Steve Smith stood, perplexed, isolated and understandably troubled. He had effectively been labelled a cheat or, at best, an opportunist. Cricket’s capacity to conjure controversy, even on the most somnambulant of days, never ceases to amaze.
Ian Bell was within his rights to stand his ground when Smith casually claimed a catch in the gully as England were gently squeezing the life out of the Lord’s Test. It seemed a routine sequence, and stirred few passions; the Australians barely appealed, and ambled to congratulate the fielder.
He appeared to have placed his fingers, which were flat on the grass, under the ball. Since we no longer live in an age when a simple reassurance that the ball had carried suffices, Smith’s integrity was then implicitly judged by the third umpire, Tony Hill.
Bell, on three, survived to score 71 more runs. The crowd booed, and the moral majority rushed to ascend the steps to the pulpit. Their nerdy cousins began to get disconcertingly technical about the foreshortening quality of the modern TV camera.
A colonial poet with access to the official Cricket Australia Twitter account observed: “That decision sucked ass.” The hashtag – “bullshit” – left little room for manoeuvre. The apology for an undignified, unnecessary outburst was rapidly offered, yet the sense of frustration at the questionable parameters of technological influence will endure.
The last thing this Ashes series needs is another provocative situation, which tests the conventions of competitive courtesy between teams. The tourists, already facing potential humiliation on the fourth day of a contest that will sap their will, spirit and self-esteem, cannot allow any sense of resentment to foster.
Test match cricket is a hard school, but it is also a platform for old school cricketers of all ages. Joe Root, who possesses the features of a fourth former and the instincts of a playground bully, will remember the 202nd day of his 23rd year, when he became the youngest England batsman to score an Ashes century at Lord’s .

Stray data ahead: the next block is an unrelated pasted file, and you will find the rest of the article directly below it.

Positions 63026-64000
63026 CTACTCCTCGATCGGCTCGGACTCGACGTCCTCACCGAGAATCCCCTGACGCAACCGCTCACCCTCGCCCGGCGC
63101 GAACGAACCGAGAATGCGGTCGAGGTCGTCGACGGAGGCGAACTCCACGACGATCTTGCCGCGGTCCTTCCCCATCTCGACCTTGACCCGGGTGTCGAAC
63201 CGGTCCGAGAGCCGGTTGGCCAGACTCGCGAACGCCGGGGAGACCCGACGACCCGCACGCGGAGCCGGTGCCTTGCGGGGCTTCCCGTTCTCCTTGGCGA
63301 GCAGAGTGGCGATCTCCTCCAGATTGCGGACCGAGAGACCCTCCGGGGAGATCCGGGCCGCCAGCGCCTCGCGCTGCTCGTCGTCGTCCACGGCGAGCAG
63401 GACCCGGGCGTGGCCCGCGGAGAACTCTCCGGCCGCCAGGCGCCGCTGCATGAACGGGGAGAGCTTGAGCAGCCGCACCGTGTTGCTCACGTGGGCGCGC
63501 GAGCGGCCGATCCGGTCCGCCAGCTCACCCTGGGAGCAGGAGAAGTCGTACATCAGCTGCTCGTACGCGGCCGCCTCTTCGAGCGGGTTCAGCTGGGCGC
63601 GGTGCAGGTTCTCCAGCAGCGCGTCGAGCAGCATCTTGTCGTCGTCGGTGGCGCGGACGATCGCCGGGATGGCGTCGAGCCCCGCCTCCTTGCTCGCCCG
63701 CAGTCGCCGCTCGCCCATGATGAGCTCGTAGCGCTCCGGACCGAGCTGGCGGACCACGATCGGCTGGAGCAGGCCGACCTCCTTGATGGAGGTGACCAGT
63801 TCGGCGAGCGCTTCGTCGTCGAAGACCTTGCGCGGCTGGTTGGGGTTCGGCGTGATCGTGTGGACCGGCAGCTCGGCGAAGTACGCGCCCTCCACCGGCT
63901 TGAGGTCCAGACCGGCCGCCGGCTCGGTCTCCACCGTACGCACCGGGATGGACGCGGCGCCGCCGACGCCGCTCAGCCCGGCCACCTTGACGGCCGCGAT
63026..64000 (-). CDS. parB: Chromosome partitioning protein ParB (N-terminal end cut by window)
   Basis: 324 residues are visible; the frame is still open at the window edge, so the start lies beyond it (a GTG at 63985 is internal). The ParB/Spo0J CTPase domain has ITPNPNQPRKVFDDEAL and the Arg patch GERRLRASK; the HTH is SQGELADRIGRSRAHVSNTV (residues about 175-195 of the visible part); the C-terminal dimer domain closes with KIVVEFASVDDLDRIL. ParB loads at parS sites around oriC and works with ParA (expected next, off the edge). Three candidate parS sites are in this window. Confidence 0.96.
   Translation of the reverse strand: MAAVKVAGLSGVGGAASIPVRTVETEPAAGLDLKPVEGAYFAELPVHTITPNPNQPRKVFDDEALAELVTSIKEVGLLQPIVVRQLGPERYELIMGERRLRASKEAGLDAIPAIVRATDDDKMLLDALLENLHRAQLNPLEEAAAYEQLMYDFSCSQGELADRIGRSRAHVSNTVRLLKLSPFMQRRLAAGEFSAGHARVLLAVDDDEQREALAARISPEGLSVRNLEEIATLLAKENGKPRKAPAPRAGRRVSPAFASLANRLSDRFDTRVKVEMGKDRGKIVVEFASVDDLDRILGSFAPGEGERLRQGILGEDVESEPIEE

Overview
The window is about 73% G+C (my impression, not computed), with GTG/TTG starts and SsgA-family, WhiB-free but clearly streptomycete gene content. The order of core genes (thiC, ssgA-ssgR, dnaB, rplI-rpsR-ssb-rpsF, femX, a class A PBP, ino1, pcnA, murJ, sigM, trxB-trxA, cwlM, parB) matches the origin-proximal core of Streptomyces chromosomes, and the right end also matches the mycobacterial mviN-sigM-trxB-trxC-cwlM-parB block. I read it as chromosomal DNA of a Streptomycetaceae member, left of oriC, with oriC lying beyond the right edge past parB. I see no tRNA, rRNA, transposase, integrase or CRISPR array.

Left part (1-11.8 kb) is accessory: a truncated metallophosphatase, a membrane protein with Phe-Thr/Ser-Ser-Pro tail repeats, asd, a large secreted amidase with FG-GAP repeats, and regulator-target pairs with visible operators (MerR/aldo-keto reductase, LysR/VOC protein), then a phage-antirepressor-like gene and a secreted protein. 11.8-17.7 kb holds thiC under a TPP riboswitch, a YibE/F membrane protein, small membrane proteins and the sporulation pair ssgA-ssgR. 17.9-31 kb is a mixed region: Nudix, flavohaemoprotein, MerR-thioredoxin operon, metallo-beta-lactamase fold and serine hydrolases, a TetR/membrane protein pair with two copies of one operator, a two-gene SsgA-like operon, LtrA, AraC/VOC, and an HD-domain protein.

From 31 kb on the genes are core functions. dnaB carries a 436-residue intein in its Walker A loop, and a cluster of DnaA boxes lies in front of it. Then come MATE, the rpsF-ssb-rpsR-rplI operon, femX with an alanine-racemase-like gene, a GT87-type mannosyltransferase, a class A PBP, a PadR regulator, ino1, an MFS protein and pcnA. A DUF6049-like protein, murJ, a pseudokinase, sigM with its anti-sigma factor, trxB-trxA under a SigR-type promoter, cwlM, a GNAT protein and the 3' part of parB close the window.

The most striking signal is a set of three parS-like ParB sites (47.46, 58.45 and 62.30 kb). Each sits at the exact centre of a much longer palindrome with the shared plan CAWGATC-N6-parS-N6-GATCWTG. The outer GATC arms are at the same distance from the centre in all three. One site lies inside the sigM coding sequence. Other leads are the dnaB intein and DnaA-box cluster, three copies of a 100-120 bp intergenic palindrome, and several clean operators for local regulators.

In the circumstances, he can be forgiven the gauche ritual of kissing the England badge on his protective helmet, after he had cut Ashton Agar through the covers for four to move to his second Test hundred.
Root deserves such indulgence because the doubters would have been in full voice had he not survived a flash through the slips when he had scored eight the previous evening. The instant judgements, following three immediate failures on his promotion to open the innings, would have been harsh and premature.
Joy propelled him ten strides towards the boundary where his younger brother Billy, an MCC groundstaff boy assigned twelfth man duties in a high visibility fluorescent jacket, was punching the air. Within minutes he was trending on Twitter. That was an appropriate honour, since even his nickname (Wireless, derived from wireless router, geddit?) smacks of modernity.
If someone at headquarters had a modicum of wit and imagination, they would have sprinkled white rose petals at his feet when he bathed in the warmth of a standing ovation at the end of play. His was an achievement which echoed from Barnsley to Barnoldswick, from Sheffield to Shiptonthorpe, across the People’s Republic of Yorkshire.
These are heady days for Tykedom. Yorkshire are on top of the County Championship, and Geoffrey Boycott has taken to telling our principal politicians how to do their job, when they make the PR pilgrimage to the Test Match Special studio. Proper criggit and plain speaking are back on the agenda.
Root proves the principle of an Academy can work in sport, despite the ruinously expensive mess football has made of its youth development. He has been earmarked for greatness since the age of 11, when he began to play representative schools cricket.
His example at the Yorkshire Academy, which he joined at 13, is stellar and being followed slavishly. A new generation is emerging. Fifteen-year-old bowler Matthew Fisher has been selected for England Under 19s. Wicketkeeper Barney Gibson, 17, is attracting rave reviews. Alex Lees, only 20, scored an unbeaten 275 in Friday’s win against Derbyshire.
Root’s remarkable progress is testament to measured, intelligent and effective coaching. He is more gritty and pragmatic than the likes of Kevin Pietersen, who was brought up on the reliable bounce of hard, dry pitches in South Africa. He has learned to improvise on Yorkshire puddings.
This innings, which will surely be extended into a double century this morning, has been studded with sumptuous straight drives, and examples of great technique under pressure. He has wonderful hand-eye co-ordination, and the ability to wait, to play late and effectively, which is the hallmark of the very best.
His ready smile disguises a killer temperament. For much of the day, play was the equivalent of a clearing up operation after a particularly wild party. The music was reduced to a background hum, and the previous night’s empties were being ferried to the tidy tip in a series of dustbin bags. It was quiet. Too damn quiet.
But once Root reached his century, he revealed himself as a stealthy assassin. The acceleration was instant, the aggression immediate. It completed the demoralisation of the Australians, whose body language suggested they will welcome oblivion, even if it arrives in the form of a series whitewash. For poor Smith, smashed for two sixes by Root in his final over, the agony refused to subside.